Posts Tagged ‘ Tourist ’

Valley Of The Blue Flame.


We know this sounds straight out of a Star Wars film, but Ruben Wu was on a trip to visit the Ijen and Bromo Tengger Semeru volcanoes in East Java last month.  Not all of it sounds that strange… he’s a Chicago-based photographer that captured the unusual sight of molten sulphur.  Ok, well, now it gets weird again.  Molten sulphur flows from fumaroles at the base of the aptly named Blue Fire Crater at Ijen. The area is usually swarming with tourists, but Wu stayed after sunset until the moon rose to capture these otherworldly images.

The journey into the Ijen Caldera is not for the faint hearted. A two-hour trek up the side of the rocky volcano is followed by another 45-minute hike down to the bank of the crater. The blue fire found at the base is the result of ignited sulphuric gas that burns up to 600 degrees Celsius (1,112 degrees Fahrenheit) and can flare up to 5 meters (16 feet) into the air. It is the largest “blue flame” area on Earth.  Check the photos out.

The Floating Island.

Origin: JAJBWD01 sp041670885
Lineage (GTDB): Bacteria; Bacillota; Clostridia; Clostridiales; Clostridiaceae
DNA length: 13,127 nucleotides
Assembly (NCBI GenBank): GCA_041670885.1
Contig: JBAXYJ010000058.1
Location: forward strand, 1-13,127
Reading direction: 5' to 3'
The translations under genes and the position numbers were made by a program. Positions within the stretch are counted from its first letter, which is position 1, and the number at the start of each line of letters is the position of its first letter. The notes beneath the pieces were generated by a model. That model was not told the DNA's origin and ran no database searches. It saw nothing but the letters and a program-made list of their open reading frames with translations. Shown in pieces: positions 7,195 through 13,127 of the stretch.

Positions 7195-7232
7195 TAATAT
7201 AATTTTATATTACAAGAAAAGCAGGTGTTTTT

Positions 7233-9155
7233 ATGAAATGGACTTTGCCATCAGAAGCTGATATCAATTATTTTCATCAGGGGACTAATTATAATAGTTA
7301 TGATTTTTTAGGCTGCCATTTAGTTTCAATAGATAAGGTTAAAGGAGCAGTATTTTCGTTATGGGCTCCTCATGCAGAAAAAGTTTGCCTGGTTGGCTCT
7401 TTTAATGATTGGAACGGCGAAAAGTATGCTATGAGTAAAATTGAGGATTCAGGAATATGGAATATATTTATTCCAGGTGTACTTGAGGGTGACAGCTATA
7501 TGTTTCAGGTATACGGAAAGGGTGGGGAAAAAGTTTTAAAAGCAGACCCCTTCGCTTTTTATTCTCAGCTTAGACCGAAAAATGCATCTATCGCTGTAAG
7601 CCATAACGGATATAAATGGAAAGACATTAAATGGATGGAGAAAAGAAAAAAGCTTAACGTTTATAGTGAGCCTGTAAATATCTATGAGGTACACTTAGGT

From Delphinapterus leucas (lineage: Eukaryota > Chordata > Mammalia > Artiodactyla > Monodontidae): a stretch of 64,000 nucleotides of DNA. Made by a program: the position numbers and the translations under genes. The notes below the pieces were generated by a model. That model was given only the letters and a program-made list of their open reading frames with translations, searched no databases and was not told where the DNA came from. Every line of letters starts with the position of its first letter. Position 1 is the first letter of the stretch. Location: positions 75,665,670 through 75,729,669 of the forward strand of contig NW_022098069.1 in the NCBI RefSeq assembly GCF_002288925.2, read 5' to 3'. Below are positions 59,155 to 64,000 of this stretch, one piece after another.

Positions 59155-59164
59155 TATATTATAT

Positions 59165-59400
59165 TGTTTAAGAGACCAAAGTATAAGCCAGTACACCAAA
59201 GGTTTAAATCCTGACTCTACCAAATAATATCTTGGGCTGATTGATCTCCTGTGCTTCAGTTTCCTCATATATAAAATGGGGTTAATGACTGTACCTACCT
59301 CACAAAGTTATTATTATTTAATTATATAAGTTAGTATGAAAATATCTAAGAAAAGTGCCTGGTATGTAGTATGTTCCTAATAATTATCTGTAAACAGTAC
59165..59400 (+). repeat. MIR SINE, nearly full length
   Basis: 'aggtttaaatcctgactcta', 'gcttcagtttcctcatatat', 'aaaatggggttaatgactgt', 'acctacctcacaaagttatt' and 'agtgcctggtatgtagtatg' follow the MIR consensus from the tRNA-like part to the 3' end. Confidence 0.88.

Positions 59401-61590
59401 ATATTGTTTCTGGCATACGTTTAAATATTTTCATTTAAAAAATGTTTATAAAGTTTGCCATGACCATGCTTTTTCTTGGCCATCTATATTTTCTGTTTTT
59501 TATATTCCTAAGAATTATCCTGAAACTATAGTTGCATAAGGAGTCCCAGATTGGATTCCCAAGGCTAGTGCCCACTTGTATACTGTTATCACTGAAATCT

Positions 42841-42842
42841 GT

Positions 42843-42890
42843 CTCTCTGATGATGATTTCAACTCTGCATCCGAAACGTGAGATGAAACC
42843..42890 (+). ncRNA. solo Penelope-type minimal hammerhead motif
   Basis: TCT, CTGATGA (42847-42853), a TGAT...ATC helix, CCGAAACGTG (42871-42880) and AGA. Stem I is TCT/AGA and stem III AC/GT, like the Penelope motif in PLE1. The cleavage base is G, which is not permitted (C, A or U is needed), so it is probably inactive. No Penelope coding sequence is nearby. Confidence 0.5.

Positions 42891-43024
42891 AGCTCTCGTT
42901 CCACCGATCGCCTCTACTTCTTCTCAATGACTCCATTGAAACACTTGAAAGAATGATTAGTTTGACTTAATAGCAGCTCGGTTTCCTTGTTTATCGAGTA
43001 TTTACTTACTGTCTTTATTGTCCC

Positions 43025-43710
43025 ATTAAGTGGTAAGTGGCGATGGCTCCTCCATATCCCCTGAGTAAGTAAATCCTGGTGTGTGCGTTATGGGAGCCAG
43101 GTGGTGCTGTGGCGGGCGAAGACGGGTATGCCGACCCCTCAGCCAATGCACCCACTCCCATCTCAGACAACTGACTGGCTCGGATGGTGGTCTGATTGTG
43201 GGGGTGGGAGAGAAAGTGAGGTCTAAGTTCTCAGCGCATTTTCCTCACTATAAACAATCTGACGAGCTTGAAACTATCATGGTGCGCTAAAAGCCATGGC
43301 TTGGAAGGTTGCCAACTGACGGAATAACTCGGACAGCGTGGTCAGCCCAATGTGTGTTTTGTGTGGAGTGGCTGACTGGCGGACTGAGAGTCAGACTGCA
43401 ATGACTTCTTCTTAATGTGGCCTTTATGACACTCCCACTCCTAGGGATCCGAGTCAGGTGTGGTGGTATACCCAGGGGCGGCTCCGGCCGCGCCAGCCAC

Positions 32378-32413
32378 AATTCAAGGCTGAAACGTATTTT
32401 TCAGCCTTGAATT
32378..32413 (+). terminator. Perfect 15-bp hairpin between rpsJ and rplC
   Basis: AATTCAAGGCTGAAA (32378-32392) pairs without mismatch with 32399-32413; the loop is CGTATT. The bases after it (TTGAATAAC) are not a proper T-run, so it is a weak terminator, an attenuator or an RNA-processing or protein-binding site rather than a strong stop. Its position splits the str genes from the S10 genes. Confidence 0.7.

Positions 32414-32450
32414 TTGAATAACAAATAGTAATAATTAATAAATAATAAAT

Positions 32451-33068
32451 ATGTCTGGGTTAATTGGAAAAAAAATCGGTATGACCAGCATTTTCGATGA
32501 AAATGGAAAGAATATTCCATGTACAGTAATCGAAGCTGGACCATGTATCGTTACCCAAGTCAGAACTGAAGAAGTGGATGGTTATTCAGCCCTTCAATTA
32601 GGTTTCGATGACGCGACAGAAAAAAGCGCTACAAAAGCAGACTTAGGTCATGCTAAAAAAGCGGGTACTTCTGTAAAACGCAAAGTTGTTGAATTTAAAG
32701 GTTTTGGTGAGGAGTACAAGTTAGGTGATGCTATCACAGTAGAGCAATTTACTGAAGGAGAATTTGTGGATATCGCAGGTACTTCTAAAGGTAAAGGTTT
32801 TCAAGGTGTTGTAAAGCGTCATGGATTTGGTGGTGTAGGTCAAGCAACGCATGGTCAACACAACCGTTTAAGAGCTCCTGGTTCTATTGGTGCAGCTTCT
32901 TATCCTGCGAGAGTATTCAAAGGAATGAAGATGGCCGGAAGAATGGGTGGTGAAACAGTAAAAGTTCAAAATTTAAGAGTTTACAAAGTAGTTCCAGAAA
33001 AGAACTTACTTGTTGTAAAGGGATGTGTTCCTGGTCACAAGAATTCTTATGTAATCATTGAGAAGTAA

The world’s largest artificial floating island has finished its first week as a major new tourism attraction in Seoul, South Korea.  Seoul‘s Han River will eventually be home to a floating archipelago of three man-made “islets”, but the first island, Viva, opened to the public last week.  At 3,271 square meters, it is the second-largest of the three and is home to a three-storey structure housing a 700-seat convention hall and several other attractions such as restaurants and video games.  There are parks, outdoor terraces and viewing points surrounding the center, while at night, the exterior of the building is illuminated with brightly colored light shows.  When the next islands open in September, the 20,400 square meter complex will offer three cultural centers, featuring performances, water sports and aquatic events.  The islands can accommodate 6,200 people and are set to make the Han River, which 59 million people visited last year, an even more popular tourist spot.  While artificial islands have been constructed before, most famously in Dubai, they have generally been formed by pouring sand on the seabed to create artificial land.  Seoul’s islands take a different approach and actually float on the surface of the river using an enormous buoy secured in place by 28 mooring chains, a design which ensures it can withstand changing river levels and bad weather.  Check the method.